Use this URL to cite or link to this record in EThOS: https://ethos.bl.uk/OrderDetails.do?uin=uk.bl.ethos.767104
Title: Essays on the effects of the Homestead Act on land inequality and human capital, the effects of land redistribution on crop choice, and the effects of earthquakes on birth outcomes
Author: Lillo Bustos, Nicolás A.
ISNI:       0000 0004 7657 7586
Awarding Body: University of Warwick
Current Institution: University of Warwick
Date of Award: 2017
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Abstract:
Chapter 1: Land Inequality and Human Capital: Evidence for the United States from the Homestead Act. This chapter uses historical records of land patents and county level census data to estimate the impact of the Homestead Act of 1862 |an egalitarian land distribution policy implemented in the United States| on land inequality, school enrolment, and literacy during the late nineteenth and early twentieth centuries. The results show that the Homestead Act reduced land inequality and increased school enrolment and literacy, and that there is not heterogeneous effects on school enrolment by sex, but the effect is driven by the impact on children of primary school age. Using the Homestead Act as an instrument for land inequality, the results show that land inequality had a strong negative impact on school enrolment. This result is relevant to the literature because identification does not rely on variation across geographic, climatic, or soil characteristics. These results are robust to the inclusion of state specific year fixed effects and are not driven by convergence. On the contrary, I argue that convergence in school enrolment was a consequence of the Homestead Act. Chapter 2: Land Redistribution and Crop Choice: Evidence from Reform and Counter-Reform in Chile. This chapter uses unique historical data on the Chilean land reform of the 1960s and 1970s to estimate the impact that redistribution had on land inequality and crop choice. The results show that land redistribution had a persistent negative effect on land inequality, and that areas that were treated with more reform increased their share of land cultivated with fruits, vegetables, and vineyards, and lowered the share of land destined to forest plantations. The fact that a military coup interrupted the reform process allows for the comparison of the effects of reform and counter-reform, which sheds light on the mechanisms through which redistribution operated. I find that land that was transferred to new owners drive the results for crop choice, but not those for land inequality. Chapter 3: Earthquakes and Birth Outcomes in Chile. This chapter estimates the e effects of earthquakes on birth weight and length of gestation. I use administrative data on the universe of live births in Chile between 1994 and 2011. I combine that data with GIS raster information from USGS ShakeMaps to assign a detailed measure of earthquake intensity for each birth during each trimester of pregnancy. I find that, although the baseline estimates suggest a weak negative effect, these results are not robust to the exclusion of births from a strong 8.8 magnitude earthquake that struck off the coast of south-central Chile, which caused approximately 500 casualties, heavy infrastructure damage, and significant disruption to the government's logistics.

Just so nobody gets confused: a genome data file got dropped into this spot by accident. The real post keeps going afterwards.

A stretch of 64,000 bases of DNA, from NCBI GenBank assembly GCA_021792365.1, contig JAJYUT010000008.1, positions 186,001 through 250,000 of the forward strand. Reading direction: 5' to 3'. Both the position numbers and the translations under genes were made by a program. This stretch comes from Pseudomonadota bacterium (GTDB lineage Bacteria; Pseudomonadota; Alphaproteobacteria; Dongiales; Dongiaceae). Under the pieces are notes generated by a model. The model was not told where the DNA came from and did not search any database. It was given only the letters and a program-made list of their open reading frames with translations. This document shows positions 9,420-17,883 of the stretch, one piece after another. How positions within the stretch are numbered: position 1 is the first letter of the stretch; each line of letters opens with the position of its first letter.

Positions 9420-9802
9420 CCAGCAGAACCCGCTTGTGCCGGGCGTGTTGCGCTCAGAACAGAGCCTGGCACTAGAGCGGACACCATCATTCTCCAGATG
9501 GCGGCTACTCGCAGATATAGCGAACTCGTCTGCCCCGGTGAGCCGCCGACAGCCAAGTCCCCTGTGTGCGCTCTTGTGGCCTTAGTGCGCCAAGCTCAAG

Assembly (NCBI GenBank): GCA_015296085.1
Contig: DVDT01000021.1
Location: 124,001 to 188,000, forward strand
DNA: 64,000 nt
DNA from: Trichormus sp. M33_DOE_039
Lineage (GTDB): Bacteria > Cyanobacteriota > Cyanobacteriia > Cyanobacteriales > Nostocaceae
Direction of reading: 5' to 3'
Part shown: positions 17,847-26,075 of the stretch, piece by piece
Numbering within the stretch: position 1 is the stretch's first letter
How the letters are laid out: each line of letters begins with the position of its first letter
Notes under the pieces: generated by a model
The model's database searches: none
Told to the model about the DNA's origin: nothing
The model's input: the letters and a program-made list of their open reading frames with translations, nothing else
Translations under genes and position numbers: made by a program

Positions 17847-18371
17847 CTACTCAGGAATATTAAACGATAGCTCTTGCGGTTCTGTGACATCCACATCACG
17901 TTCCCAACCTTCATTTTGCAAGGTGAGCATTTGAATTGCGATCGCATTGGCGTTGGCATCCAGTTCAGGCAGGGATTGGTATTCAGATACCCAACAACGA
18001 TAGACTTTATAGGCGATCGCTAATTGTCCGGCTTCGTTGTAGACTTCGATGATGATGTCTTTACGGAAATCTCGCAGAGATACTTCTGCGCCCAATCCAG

Supervisor: Not available Sponsor: Not available
Qualification Name: Thesis (Ph.D.) Qualification Level: Doctoral
EThOS ID: uk.bl.ethos.767104  DOI: Not available
Keywords: HD Industries. Land use. Labor
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